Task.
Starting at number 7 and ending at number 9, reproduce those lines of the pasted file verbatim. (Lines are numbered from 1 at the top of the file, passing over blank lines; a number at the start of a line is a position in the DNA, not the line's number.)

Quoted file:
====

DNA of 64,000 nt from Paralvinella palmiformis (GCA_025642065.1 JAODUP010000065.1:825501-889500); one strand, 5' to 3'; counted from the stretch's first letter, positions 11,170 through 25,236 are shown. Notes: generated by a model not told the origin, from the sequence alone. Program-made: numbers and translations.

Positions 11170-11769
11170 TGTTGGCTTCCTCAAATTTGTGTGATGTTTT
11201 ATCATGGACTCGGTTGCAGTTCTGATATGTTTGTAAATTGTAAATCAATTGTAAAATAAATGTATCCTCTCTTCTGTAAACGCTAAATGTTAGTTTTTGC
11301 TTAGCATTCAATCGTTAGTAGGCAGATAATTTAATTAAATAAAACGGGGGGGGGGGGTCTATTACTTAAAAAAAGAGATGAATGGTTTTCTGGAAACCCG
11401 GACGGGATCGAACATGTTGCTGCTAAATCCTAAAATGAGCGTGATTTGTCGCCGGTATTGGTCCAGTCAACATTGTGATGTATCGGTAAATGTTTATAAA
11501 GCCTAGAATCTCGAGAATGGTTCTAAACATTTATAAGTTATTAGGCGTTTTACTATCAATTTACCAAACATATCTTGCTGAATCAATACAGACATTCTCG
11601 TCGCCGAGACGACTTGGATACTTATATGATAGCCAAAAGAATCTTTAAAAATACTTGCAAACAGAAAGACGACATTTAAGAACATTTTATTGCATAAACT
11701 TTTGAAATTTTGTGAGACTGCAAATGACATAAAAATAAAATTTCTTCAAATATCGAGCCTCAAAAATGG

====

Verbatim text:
11501 GCCTAGAATCTCGAGAATGGTTCTAAACATTTATAAGTTATTAGGCGTTTTACTATCAATTTACCAAACATATCTTGCTGAATCAATACAGACATTCTCG
11601 TCGCCGAGACGACTTGGATACTTATATGATAGCCAAAAGAATCTTTAAAAATACTTGCAAACAGAAAGACGACATTTAAGAACATTTTATTGCATAAACT
11701 TTTGAAATTTTGTGAGACTGCAAATGACATAAAAATAAAATTTCTTCAAATATCGAGCCTCAAAAATGG